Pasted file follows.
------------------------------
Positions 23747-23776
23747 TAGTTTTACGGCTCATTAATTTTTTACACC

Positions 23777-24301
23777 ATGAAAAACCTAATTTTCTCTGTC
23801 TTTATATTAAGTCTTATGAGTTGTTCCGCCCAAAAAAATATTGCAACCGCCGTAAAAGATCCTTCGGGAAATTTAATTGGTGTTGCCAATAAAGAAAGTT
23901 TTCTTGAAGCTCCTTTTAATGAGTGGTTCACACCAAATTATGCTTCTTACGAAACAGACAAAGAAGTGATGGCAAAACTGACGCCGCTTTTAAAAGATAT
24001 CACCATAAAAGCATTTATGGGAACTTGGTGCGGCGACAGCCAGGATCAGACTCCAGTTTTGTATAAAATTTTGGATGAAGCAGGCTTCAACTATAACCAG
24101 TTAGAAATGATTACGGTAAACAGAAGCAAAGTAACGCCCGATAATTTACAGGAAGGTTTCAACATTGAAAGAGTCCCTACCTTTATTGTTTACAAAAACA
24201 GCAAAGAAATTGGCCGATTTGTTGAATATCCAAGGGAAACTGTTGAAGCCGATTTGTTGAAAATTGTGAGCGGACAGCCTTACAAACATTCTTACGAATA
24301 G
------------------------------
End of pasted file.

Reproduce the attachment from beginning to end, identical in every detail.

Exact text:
Positions 23747-23776
23747 TAGTTTTACGGCTCATTAATTTTTTACACC

Positions 23777-24301
23777 ATGAAAAACCTAATTTTCTCTGTC
23801 TTTATATTAAGTCTTATGAGTTGTTCCGCCCAAAAAAATATTGCAACCGCCGTAAAAGATCCTTCGGGAAATTTAATTGGTGTTGCCAATAAAGAAAGTT
23901 TTCTTGAAGCTCCTTTTAATGAGTGGTTCACACCAAATTATGCTTCTTACGAAACAGACAAAGAAGTGATGGCAAAACTGACGCCGCTTTTAAAAGATAT
24001 CACCATAAAAGCATTTATGGGAACTTGGTGCGGCGACAGCCAGGATCAGACTCCAGTTTTGTATAAAATTTTGGATGAAGCAGGCTTCAACTATAACCAG
24101 TTAGAAATGATTACGGTAAACAGAAGCAAAGTAACGCCCGATAATTTACAGGAAGGTTTCAACATTGAAAGAGTCCCTACCTTTATTGTTTACAAAAACA
24201 GCAAAGAAATTGGCCGATTTGTTGAATATCCAAGGGAAACTGTTGAAGCCGATTTGTTGAAAATTGTGAGCGGACAGCCTTACAAACATTCTTACGAATA
24301 G